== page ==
Inside the Outside
It hit me. “I've become an eavesdropper, listening to the conversations of strangers.”
It's 5:00AM and I'm sitting at the bar of an all-night café on the wrong side of town eating a three-dollar breakfast, listening to the smelly, funny stories of downtrodden people who know each other well. Their sparkling banter gives me a glimpse into problems I'll never touch, victories I'll never celebrate, a life I'll never have. These are they who will never have internet access, a credit card or cable TV.
But they seem happy.
I've come here to learn what it means to be an outsider in America.
People tell me they want to write. I respond, “You can't find a pencil?” In truth, few want to write. Most want only to have written. People tell me they want to travel, have adventures, meet interesting people and learn about different cultures. They want to expand their world. I'm betting you can guess my answer to that one… “If you will expand your world, you must crawl on your hands and knees, get on your belly and squirm under the fence that surrounds your insulated life.”
For most people, travel means being pampered by accommodating servants in exotic places. But interesting people, strange cultures and high adventure don't await you on the other side of the world. They await you on the other side of town.
Are you willing to get on your belly and crawl under that fence? Will you invest an hour to enlarge your world? If you will actually do it, not just think about it, but really do it, and write to me about it, I will send you a special gift of initiation. These are the rules:
1. You must arrive and be seated in a 24-hour eating establishment between 1:30AM and 5:30AM in a part of town where you rarely go. Or perhaps a truckstop beyond town's edge. The further outside your comfort zone, the better.
2. If a man, you must go alone. If a woman and concerned for your safety, you can take one other person with you. But make sure your friend understands the goal isn't to chat with each other, but to glimpse a whole other world that exists side-by-side with the one you know.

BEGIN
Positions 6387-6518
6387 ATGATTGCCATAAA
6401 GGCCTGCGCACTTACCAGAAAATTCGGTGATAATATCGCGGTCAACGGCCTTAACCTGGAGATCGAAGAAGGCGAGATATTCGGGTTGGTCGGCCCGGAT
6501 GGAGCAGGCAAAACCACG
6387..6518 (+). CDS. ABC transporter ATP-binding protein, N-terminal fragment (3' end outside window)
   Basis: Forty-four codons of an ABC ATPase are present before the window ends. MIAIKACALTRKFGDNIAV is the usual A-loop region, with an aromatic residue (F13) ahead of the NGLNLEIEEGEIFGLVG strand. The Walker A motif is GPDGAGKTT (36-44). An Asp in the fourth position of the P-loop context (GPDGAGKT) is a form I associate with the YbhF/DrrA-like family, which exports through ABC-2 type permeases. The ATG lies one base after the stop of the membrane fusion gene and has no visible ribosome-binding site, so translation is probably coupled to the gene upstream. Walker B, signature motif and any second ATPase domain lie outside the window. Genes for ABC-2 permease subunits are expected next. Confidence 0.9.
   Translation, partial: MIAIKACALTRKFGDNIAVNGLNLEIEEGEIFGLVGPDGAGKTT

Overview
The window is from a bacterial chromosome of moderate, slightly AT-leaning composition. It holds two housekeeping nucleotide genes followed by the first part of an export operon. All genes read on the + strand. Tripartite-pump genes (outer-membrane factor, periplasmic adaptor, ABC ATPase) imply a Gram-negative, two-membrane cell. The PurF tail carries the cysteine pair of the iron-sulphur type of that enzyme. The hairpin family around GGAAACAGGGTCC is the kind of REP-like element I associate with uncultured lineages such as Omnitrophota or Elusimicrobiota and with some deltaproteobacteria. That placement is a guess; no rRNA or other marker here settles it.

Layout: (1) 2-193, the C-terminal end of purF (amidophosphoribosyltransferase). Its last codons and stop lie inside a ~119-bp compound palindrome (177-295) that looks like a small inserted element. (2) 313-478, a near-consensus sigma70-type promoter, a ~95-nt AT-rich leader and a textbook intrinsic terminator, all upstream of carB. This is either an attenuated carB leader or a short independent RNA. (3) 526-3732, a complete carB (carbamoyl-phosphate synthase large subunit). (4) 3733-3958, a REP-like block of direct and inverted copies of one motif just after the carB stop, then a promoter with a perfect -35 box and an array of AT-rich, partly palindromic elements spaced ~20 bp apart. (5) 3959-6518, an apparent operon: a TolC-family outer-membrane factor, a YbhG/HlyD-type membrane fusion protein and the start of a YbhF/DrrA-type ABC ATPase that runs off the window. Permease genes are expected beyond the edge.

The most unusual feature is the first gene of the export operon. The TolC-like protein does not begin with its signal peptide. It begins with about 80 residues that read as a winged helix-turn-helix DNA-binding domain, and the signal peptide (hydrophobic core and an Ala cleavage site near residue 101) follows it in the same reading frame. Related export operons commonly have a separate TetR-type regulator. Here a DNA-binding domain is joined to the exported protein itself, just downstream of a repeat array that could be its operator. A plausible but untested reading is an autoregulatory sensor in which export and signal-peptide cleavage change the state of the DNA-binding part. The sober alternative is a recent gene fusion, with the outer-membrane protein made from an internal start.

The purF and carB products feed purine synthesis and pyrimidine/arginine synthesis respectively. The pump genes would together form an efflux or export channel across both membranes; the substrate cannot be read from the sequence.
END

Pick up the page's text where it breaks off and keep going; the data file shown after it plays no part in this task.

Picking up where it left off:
3. While you're eating and listening and absorbing this strange new reality, think of what these people need most and how you might help them get it. While you're at it, you might also think a little about what they have that you don't. There is a rich sense of community among the outcast.
4. Write the details of your excursion within 24 hours of your meal and email them to Corrine@wizardacademy.org Be sure to provide a mailing address where we can send your special Gift of Initiation. I don't yet know what it will be.
Want to hear something that will shock you? I'm fairly confident that fewer than 12 readers from among my 31,000 subscribers will actually do what I've just described, and more than half of these will be Canadian. We Americans are unlikely to discomfort ourselves except for purposes of recreation.
How accurate are my predictions? A few weeks ago when I offered to send readers a free copy of my favorite book, I accurately predicted for the shipping department – within seven – the precise number of people who would respond to that offer. (Yes, that number was deep into the hundreds.)
Will you join this strange new fraternity? Your gift of initiation awaits.
Roy H. Williams
PS – In a nationwide phone survey of 1,279 adults, respondents were much more likely to claim that an experiential purchase made them happier than a material one – 57 percent versus 34 percent – even after accounting for differences in price. (Experiential spending is concert tickets, etc. And in my opinion, early morning meals eaten among interesting strangers…)
PPS – The deadline for submitting the details of your early morning experience is noon (central time) Wednesday, January 18, 2006.
ADDENDUM – Feb 9, 2006: The stories submitted in response to this challenge will be published in a 300-page book by Wizard Academy Press titled People Stories: Inside the Outside. We hope to make the book avaiable by late April, 2006. Here's an example of what it will contain…